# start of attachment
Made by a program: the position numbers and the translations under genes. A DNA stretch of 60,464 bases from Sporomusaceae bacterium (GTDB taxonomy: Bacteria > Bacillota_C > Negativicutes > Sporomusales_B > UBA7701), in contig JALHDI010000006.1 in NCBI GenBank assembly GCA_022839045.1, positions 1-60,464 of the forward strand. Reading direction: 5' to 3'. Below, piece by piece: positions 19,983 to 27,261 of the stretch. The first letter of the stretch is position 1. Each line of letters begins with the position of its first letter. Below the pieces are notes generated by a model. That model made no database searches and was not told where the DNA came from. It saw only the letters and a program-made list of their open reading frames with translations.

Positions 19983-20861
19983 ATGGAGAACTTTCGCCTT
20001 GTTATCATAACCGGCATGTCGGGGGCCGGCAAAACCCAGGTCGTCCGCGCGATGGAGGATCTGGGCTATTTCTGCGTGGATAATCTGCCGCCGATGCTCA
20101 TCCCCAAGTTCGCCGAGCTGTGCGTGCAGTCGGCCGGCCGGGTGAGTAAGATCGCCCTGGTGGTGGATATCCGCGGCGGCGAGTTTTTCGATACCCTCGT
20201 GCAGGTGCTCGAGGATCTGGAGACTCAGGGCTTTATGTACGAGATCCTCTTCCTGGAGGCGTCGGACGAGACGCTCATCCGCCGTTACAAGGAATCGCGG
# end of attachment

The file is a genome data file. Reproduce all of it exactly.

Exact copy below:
Made by a program: the position numbers and the translations under genes. A DNA stretch of 60,464 bases from Sporomusaceae bacterium (GTDB taxonomy: Bacteria > Bacillota_C > Negativicutes > Sporomusales_B > UBA7701), in contig JALHDI010000006.1 in NCBI GenBank assembly GCA_022839045.1, positions 1-60,464 of the forward strand. Reading direction: 5' to 3'. Below, piece by piece: positions 19,983 to 27,261 of the stretch. The first letter of the stretch is position 1. Each line of letters begins with the position of its first letter. Below the pieces are notes generated by a model. That model made no database searches and was not told where the DNA came from. It saw only the letters and a program-made list of their open reading frames with translations.

Positions 19983-20861
19983 ATGGAGAACTTTCGCCTT
20001 GTTATCATAACCGGCATGTCGGGGGCCGGCAAAACCCAGGTCGTCCGCGCGATGGAGGATCTGGGCTATTTCTGCGTGGATAATCTGCCGCCGATGCTCA
20101 TCCCCAAGTTCGCCGAGCTGTGCGTGCAGTCGGCCGGCCGGGTGAGTAAGATCGCCCTGGTGGTGGATATCCGCGGCGGCGAGTTTTTCGATACCCTCGT
20201 GCAGGTGCTCGAGGATCTGGAGACTCAGGGCTTTATGTACGAGATCCTCTTCCTGGAGGCGTCGGACGAGACGCTCATCCGCCGTTACAAGGAATCGCGG